Chasin' The Bird: Charlie Parker in California
Written by Dave Chisholm
Art by Dave Chisholm and Peter Markowski
Lettering by Dave Chisholm
Published by Z2 Comics
'Rama Rating: 9 out of 10
Like music-biography movies (think Bohemian Rhapsody or Rocketman for two recent examples), comic music bios often get confused about what they are trying to accomplish. Even the fantastic-looking David Bowie bio-comic by Mike Allred and Steve Horton from earlier this year ended up being more of a surface-level act of hero worship rather than a deeper exploration of the man and his art. Now in the second high-profile music bio comic in 2020, Dave Chisholm finds a path to use the events of the great jazz saxophonist Charlie "Bird" Parker's life to tell us a story about the flawed, troubled, and talented man that shows us that we cannot know about this man the way that we truly want to.
Focused on a couple of years in the late '40s, when Parker first went out to California as a sideman for Dizzy Gillespie, Chisholm presents six different perspectives of Bird, but those perspectives are only as limited as what Bird revealed to them at the time. Gillespie is his boss, the bandleader; Zorthian is an artist and a fan; Claxton is a photographer and someone who wants to be in the scene; MacDonald is a lover, one of many, who introduced Parker to new artist worlds; John Coltrane, an up-and-comer at the time who has much to learn from Bird; and Russell, the man who wanted to turn his love of jazz into the business of jazz. These six people give us a glimpse into the artist Charlie Parker, but Chisholm is upfront at the beginning of the book: "How can anyone describe the whole until every part is considered?"
Yet even Chisholm is unable to give us every part that needs to be considered. Parker was haunted by addiction during this time, and while it is hinted at and talked around, Chisholm keeps his distance from Parker's drug use. It's treated as an element of this man but never as a direct cause of his troubles. Chisholm's vision, while informed by his six points-of-view, is still limited and myopic, a point he probably wouldn't argue against.
Shortly after arriving in California with Gillespie, Parker just vanished. With the understanding that there's more to Parker than anyone knows, Chisholm finds his story in that mystery in these unknown months of Parker's life. Even the details there are fuzzy for each of the narrators, because none of them knew the full story. It may have only been a few months or it may have been more than a year where no one heard from Parker. Russell was with Bird for those missing months, taking care of Parker, but even he could not know everything that Parker was experiencing.
Chisholm's facts are uncertain, and he leans into that. His story isn't a typical biography; he's not trying to show Parker's life from birth, discovering music and heroin, and struggling with both until his death. This isn't the definitive "Life and Times of Charlie Parker." This is a story based on "true-life events," but it's still a story about one man and this specific time in his life.(opens in new tab)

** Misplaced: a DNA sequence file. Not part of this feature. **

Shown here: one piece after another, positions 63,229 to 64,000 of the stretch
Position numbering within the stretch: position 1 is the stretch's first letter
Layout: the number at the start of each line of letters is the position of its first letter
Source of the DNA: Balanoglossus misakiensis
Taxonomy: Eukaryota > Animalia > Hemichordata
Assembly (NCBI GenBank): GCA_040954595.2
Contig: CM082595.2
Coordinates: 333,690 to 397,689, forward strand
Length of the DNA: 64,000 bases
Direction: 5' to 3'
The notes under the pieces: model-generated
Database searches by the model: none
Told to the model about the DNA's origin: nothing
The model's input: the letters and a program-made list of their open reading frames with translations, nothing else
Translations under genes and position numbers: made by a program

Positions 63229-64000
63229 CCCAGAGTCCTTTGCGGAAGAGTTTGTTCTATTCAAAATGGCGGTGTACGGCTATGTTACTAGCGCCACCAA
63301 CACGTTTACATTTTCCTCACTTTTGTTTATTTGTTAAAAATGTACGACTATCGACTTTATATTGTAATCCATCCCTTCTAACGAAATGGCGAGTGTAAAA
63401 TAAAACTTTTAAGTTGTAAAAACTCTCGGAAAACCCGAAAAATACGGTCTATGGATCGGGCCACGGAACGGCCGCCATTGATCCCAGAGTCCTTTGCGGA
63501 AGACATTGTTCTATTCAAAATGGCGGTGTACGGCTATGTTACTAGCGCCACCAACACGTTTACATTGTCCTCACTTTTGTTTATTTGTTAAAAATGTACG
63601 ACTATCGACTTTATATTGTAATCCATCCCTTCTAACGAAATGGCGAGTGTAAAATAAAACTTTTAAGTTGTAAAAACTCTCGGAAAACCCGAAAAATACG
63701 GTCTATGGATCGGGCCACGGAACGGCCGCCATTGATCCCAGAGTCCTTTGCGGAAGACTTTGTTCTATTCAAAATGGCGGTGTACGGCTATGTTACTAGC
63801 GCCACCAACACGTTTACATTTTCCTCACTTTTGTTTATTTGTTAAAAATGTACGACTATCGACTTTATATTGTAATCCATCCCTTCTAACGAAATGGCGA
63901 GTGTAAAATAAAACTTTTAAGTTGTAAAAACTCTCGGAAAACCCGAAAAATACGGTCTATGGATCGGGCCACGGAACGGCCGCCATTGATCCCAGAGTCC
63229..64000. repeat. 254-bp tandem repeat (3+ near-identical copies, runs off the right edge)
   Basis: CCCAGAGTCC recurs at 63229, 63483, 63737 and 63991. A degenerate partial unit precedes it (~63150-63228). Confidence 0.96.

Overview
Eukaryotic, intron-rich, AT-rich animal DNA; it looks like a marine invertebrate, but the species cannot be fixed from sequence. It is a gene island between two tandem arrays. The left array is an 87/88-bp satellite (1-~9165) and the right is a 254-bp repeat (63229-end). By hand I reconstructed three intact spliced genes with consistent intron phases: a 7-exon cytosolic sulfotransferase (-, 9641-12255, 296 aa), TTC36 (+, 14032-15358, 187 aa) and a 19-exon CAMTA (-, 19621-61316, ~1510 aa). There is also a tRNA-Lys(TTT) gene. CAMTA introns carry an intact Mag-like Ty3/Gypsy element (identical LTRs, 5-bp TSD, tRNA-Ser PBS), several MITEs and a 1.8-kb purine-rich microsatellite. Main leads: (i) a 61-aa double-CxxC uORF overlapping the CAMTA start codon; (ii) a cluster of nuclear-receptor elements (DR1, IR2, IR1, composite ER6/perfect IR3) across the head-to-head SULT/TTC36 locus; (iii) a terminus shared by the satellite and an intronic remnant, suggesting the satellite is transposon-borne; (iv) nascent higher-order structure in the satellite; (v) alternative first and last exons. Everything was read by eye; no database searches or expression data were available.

Chisholm and colorist Peter Markowski take on the unenviable task of trying to convey music in the purely visual medium of comics. Exploring the musical diversity of Parker through their art — note how many times Parker finds inspiration in classical music is identified in this book — Chisholm and Markowski perform their own version of jazz here. Like any good jazz band, Markowski's colors lay a beat and a foundation for Chisholm to solo off on, to go where the inspiration strikes him. While it’s impossible to draw music, they find a close visual approximation to it in how they move around in and color these pages. Each chapter, or "Chorus" as they are titled, has its own style and visual identity, as Chisholm and Markowski use the changing art styles to pull out a mood, a riff, and a personality for each piece. The art, with shades of Nate Powell, Ian Bertram, Frank Quitely, and Darwin Cooke among others, emphasizes the different perspectives of Parker that we're seeing in this story.
There is an underlying structure to this book, reinforced by the framing sequence set in a club on the night of Parker's return to the stage after his disappearance. Between each chapter, Chisholm returns to this club, reorienting the story before launching into the next riff. These short sequences in the jazz club, building anticipation for the return of Bird, allow each chapter to be its own thing, it's own movement in the larger story of Charlie Parker. Markowski's ever-present purples — hints of the color are almost on every page — are the solid rhythm section of this comic, providing a return point for the artists, the readers, and for every new progression of this piece of art.
Chasin' The Bird: Charlie Parker in California is not a full view of the man. As a collection of different perspectives of the musician, each one wants something different from the artist, and those color the viewpoints of each of the narratives. They all want something different from him but they all want something. They're looking for some love, some validation, some partnership, and even some friendship from a man who was all about the music. They wanted him, but did he want them at all? Chisholm only gives us these outside views of the artist. We're left to put together a puzzle of who Charlie Parker was during this year, but the puzzle is intentionally incomplete.